Inside the building is a model of the ancient city of Tenochtitlan, the magnificent capital of the Aztec Empire and where Mexico City currently sits. The city of Tenochtitlan was very symmetrical. The “Templo Mayor” was one of the main temples in the Aztec capital, where Mexico City is currently located. Its architectural style dates from the postclassic period in Mesoamerica. Construction of the first temple began in 1390 and it was rebuilt six times after that date. When the Spanish conquerors arrived around the year 1519, the chronicler Bernal Díaz del Castillo wrote:

"... and since we saw so many cities and valleys populated in the water and on the mainland and other large towns and that road as straight and level as Mexico was, we were amazed and said that it seemed like things of enchantment ... because of the great towers and buildings that they had in the water ... even some of our soldiers said that if what they saw was between dreams ... I don't know how I tell it, seeing things never heard or even dreamed as we saw."

The Embassy has a good number of replicas of famous pre-Hispanic artifacts, as well as a collection of publications containing information about Mexico, both in Spanish and English.




The official residence is a reflection of the Pedregal houses in Mexico City, which is a prosperous residential neighbourhood, in the South of the City, where the greatest projects of the modernist Mexican architect Luis Barragan are located. This residential area was originally developed in the 1940s, on lands that were covered by lava in El Pedregal, this was probably the largest urban development that the city had seen until then. Its original development, including a house and gardens, marked a historical milestone in Mexican architecture. Some of the old modernist houses have been listed as part of the National Heritage of Mexico.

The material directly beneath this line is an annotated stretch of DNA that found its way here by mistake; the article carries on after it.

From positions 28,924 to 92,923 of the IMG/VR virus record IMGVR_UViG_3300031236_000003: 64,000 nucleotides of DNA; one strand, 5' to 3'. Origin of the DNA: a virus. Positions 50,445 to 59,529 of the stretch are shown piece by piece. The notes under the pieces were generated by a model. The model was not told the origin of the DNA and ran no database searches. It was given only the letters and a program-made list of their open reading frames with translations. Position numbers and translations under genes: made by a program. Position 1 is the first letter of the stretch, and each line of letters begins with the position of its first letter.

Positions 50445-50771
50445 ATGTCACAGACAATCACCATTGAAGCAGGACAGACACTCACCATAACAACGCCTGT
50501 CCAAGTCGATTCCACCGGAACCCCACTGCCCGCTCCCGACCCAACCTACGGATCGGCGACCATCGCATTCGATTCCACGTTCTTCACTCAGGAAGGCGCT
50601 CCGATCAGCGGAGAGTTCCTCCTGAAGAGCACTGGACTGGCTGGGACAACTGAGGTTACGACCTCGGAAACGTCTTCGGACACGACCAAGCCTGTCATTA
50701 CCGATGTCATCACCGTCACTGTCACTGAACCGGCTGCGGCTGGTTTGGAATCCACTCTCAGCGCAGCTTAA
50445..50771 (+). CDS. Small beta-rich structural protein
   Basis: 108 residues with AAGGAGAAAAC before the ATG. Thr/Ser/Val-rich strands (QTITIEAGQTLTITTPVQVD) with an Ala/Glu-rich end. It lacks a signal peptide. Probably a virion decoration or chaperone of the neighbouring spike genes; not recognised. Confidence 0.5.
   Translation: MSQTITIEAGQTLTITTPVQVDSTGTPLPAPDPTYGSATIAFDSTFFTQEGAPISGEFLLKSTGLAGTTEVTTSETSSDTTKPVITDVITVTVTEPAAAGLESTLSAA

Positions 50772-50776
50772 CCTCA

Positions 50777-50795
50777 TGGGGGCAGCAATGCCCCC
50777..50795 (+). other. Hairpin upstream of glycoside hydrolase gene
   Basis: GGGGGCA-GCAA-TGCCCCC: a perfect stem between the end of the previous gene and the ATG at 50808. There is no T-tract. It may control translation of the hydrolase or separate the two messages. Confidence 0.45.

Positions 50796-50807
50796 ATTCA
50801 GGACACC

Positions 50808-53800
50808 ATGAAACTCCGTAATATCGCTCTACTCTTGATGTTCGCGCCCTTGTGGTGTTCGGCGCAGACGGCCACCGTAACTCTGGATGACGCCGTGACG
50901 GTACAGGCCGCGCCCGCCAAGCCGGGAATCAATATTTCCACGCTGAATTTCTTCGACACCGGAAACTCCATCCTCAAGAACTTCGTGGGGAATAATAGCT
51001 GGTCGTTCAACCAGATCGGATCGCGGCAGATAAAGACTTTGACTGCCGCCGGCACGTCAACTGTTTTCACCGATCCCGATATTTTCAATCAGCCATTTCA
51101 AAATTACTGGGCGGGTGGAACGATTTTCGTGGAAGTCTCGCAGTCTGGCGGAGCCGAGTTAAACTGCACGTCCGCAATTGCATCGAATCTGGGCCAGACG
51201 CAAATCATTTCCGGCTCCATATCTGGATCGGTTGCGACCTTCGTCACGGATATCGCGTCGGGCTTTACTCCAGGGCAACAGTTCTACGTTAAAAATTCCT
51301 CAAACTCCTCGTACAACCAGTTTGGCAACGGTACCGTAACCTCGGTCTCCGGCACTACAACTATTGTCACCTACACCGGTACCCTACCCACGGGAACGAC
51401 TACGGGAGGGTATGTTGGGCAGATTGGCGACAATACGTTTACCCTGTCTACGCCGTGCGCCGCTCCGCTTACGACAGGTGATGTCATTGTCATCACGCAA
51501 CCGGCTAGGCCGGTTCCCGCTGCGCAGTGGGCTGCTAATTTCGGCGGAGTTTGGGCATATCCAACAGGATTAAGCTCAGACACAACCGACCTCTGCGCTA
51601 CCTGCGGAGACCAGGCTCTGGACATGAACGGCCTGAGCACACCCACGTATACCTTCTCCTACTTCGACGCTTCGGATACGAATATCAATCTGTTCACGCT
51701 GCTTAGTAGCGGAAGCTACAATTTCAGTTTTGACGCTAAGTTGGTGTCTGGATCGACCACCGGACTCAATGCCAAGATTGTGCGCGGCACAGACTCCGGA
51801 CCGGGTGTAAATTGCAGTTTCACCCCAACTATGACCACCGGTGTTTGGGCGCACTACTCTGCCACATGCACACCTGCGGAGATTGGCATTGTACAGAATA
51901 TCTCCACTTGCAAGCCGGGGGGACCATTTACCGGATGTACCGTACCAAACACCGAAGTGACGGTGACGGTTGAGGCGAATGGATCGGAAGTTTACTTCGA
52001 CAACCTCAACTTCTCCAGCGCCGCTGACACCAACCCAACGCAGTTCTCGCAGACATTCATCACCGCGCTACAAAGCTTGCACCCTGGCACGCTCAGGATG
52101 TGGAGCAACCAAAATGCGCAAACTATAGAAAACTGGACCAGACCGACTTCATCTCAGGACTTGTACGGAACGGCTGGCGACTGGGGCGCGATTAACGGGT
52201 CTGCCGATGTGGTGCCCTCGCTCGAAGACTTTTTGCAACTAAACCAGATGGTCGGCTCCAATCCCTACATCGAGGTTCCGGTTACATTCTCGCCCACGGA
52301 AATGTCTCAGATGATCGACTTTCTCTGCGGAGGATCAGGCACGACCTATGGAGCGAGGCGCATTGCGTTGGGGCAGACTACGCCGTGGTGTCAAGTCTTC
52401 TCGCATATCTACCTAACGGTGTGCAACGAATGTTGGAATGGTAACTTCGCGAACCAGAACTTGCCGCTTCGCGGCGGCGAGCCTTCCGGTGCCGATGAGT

From 1966 to date, Mexico has accredited 14 Ambassadors in Australia:

  1. Eugenio de Anzorena (1966 – 1968).
  2. Roberto Molina Pasquel (1968 - 1971).
  3. José Gamas Torruco (1971 – 1976).
  4. Donaciano González (1976 – 1978).
  5. Luis Echeverría Álvarez (1978 – 1980).
  6. Jesús Cabrera Muñoz Ledo (1980 – 1985).
  7. Jesús F. Domene (1985 – 1989).
  8. Alejandro Morales de la Vega (1989 – 1992).
  9. Enrique Buj Flores (1992 – 1996).
  10. Raphael Steger Cataño (1996 – 2004).
  11. Martha Ortiz de Rosas Gómez (2004 -2010).
  12. María Luisa Beatriz López Gargallo (2010-2013).
  13. Armando Alvarez (2014-2017).
  14. Eduardo Peña Haller (2018 a la fecha).


On November 20, 2012, within the framework of the CII Anniversary of the Mexican Revolution, the Official Unveiling Ceremony of the sculpture “Chalchiuhtlicue” by the prestigious Mexican artist Jesús Mayagoitia, which was located in the Latin-American Plaza in the city of Canberra, was held.

The sculpture is inspired by the goddess of water, wife of Tláloc, who was found at the foot of the Pyramid of the Moon in Teotihuacán. In the words of the author, Jesús Mayagoitia, who received the Herny Moore Grand Prize in 1987 from the Utsu Kushiga-hara Museum in Japan, the element that defines the piece is water, an elusive and shapeless element that the “Chalchiuhtlicue”, for its divine condition, it can grasp and shape to create a stream that detaches itself from its body in two lateral slopes, accentuating, precisely the water, as the theme of the piece.

The Latin American Plaza, located in the centre of the city of Canberra, was born from an agreement concluded in February 2010 between the Government of the Australian Capital Territory and the Latin American diplomatic representations, which undertook to install a work of art originating in each country. It is worth mentioning that the urban design of Canberra, characterized by the modern architecture of the Australian National University buildings that surround the Latin-American Plaza, now form a harmonious set with the contemporary sculpture of Mayagoitia.